Treatment involves placing one or more needles into the affected parts of the liver. The doctor uses an ultrasound or CT scan to guide the needle into the tumour. Ablation works by heating the tumour and a surrounding area of normal liver tissue to destroy the cancer cells. Various devices can be used including radiofrequency and microwave energy.

 

More information >>

 

National Institute for Health and Care Excellence (NICE) provides guidance on radiofrequency ablation and microwave ablation to treat bowel cancer that has spread to the liver

NanoKnife (Irreversible electroporation)

Irreversible electroporation (also known as NanoKnife) is a new type of ablation treatment which involves placing thin needles around the tumour using ultrasound or CT scan under general anaesthetic. High frequency electrical currents are then passed between the needles causing damage and death of cancer cells. One of the advantages of this technique is the limited damage to the healthy surrounding tissues. This allows the treatment of  tumours which are close to vital structures such as blood vessels. At the moment there isn’t much evidence about how well Nanoknife works compared to other available treatments. Irreversible electroporation is not currently available in all areas of the UK through the NHS and can sometimes only be received as part of a clinical trial.

Stereotactic ablative radiotherapy (SABR) / Cyberknife

Stereotactic ablative radiotherapy (SABR) is an alternative option for treating liver metastases. It’s sometimes referred to as Stereotactic Body Radiotherapy (SBRT) or CyberKnife. It is currently only available in a few specialist hospitals. SABR may be used if surgery and ablation treatment is not possible. Your suitability for SABR treatment depends on the number, size and location of the tumours in the liver and will be decided by a specialist team.  SABR may be funded on the NHS if you meet a number of specific eligibility criteria.

SABR is given using a radiotherapy machine known as a Linear Accelerator.  It may also be given using a robotic radiotherapy machine called a CyberKnife. You may need to have small metallic markers inserted into your liver under the guidance of a CT scan as preparation for the treatment. Stereotactic radiotherapy uses lots of small radiation beams directed from many angles that overlap at the tumour. This gives a very high dose of radiotherapy to the cancer while limiting damage to the surrounding healthy tissue, reducing the risk of side effects.  The radiation is delivered in a very precise way. SABR is usually given in a few daily treatments (generally three to five), as an outpatient.  Research has shown that for suitable patients, SABR is very effective and has a low chance of serious side effects.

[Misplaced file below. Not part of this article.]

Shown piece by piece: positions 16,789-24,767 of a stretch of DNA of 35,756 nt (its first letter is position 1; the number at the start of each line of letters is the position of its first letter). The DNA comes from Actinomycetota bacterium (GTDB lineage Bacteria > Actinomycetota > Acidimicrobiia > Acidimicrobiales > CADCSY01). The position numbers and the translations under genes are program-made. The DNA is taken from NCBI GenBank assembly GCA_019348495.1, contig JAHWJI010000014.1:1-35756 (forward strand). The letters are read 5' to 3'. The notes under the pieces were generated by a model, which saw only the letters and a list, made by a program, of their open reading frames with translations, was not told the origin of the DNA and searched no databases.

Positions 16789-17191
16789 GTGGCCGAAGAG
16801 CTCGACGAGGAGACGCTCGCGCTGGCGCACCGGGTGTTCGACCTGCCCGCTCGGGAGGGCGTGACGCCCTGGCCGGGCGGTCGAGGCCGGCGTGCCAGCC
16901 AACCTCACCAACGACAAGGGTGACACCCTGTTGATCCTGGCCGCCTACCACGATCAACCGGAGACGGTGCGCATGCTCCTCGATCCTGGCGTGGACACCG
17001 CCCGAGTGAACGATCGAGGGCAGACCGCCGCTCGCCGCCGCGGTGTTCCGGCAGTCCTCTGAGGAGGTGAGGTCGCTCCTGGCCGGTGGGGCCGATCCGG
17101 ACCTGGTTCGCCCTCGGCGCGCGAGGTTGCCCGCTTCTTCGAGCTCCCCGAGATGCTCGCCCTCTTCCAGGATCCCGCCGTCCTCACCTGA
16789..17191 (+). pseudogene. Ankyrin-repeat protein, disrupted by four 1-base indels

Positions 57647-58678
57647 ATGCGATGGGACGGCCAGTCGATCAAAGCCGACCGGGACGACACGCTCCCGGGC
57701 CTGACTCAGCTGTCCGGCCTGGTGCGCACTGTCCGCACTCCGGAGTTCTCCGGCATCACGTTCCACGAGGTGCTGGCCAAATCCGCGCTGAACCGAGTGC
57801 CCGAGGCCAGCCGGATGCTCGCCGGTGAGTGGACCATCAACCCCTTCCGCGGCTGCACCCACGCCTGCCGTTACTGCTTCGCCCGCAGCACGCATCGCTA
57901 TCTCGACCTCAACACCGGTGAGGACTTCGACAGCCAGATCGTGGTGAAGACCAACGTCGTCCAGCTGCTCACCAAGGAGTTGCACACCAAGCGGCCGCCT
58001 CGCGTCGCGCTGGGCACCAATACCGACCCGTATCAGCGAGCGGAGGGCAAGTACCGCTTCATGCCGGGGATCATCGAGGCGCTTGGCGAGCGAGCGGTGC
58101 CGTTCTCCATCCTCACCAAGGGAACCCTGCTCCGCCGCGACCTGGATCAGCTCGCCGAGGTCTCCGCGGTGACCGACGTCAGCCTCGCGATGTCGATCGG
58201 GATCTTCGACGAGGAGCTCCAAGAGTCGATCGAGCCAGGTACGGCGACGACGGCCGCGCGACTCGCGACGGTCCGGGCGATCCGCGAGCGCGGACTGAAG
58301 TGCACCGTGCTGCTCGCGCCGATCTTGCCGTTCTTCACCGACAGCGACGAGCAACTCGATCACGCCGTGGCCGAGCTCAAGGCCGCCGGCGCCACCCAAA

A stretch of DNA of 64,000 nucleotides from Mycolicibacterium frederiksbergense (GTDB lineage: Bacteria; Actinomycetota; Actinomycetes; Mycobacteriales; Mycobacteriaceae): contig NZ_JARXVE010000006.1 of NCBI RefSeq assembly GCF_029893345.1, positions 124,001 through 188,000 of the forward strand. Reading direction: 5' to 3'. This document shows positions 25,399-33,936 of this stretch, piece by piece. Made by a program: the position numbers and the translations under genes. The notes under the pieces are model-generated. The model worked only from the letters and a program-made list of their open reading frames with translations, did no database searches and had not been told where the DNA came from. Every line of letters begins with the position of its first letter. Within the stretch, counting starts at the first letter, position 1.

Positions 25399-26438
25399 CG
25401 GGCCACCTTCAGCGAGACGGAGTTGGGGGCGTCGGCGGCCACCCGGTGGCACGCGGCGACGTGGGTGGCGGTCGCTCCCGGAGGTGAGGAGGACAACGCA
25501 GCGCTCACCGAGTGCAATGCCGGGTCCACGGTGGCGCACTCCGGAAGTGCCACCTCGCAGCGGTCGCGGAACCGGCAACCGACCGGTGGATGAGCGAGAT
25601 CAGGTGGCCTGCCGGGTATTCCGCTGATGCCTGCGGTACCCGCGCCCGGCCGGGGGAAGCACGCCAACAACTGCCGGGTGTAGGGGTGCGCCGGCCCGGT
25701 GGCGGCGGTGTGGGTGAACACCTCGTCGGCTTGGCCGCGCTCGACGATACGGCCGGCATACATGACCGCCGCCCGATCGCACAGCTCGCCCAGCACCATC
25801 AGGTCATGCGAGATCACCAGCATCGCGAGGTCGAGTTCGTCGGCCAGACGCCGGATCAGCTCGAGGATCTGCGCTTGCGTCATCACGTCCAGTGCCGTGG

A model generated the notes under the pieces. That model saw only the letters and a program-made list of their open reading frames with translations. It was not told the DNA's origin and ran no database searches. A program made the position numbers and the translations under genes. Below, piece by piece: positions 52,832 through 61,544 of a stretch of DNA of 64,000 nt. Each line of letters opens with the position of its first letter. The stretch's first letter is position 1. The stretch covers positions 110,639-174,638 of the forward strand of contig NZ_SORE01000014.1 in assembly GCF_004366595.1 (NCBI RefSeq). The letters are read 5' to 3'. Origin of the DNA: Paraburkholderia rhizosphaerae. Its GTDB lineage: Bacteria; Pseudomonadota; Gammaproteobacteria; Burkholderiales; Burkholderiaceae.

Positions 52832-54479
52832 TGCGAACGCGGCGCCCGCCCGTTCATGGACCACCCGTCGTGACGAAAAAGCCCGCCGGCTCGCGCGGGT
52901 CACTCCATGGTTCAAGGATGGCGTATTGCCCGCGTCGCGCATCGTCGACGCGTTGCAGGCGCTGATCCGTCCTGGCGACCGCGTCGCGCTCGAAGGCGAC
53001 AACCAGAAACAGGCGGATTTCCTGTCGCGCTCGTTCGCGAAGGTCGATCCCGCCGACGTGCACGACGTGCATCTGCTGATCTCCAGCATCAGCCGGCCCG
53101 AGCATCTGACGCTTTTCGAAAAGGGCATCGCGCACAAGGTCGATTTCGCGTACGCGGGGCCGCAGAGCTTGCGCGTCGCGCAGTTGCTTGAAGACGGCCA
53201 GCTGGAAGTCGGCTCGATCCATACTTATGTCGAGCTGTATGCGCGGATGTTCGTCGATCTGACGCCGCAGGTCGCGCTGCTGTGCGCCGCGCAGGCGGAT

Macmillan Cancer Support has more information on stereotactic radiotherapy.

Selective internal radiotherapy (SIRT)

SIRT is a fairly new treatment and is only available in a small number of hospitals. It isn’t routinely available on the NHS. You may be able to have SIRT as part of a clinical trial or if your specialist liver team think you will benefit from it. The treatment isn’t suitable for everyone. You will need to meet certain treatment criteria, you must be fit enough for the treatment and your liver must be working well.

Treatment involves inserting a very fine tube, which passes into the major blood vessel (artery) that leads to the liver. The doctor injects tiny radioactive beads into the tube, which block the tiny blood vessels that feed the cancer cells and release a high dose of radiation into the tumour. 

You may have SIRT on its own or together with chemotherapy. If you have chemotherapy, you will take a break from it while you have SIRT. There isn’t much evidence to show how well SIRT works in people who haven’t had chemotherapy. If you have had chemotherapy, SIRT can keep the cancer under control for longer than if you had no treatment. But more research needs to be done before we can say whether it improves quality of life or increases survival.

Before you have your treatment, your doctor will check the blood supply to your liver to make sure the beads won’t travel to other parts of the body. You will only be able to have the treatment if this procedure shows it is safe to go ahead.

More information >>

 

National Institute for Health and Care Excellence (NICE) produces guidance on SIRT to treat cancer that has spread to the liver.

Chemoembolization with Irinotecan-loaded beads (DEBIRI TACE)

In some patients whose bowel cancer has spread to the liver, a treatment called DEBIRI TACE could be an option. This involves inserting very small beads loaded with a high dose of the chemotherapy drug Irinotecan. The beads are used to deliver the drug and stop the blood supply to the cancer cells, which can shrink the cancer or stop it from growing. The main benefit of this treatment is that it just works in the liver, reducing the chance of complications elsewhere in the body. You might have the treatment on its own or in combination with other treatments.

 

Updated August 2018. Due for review March 2019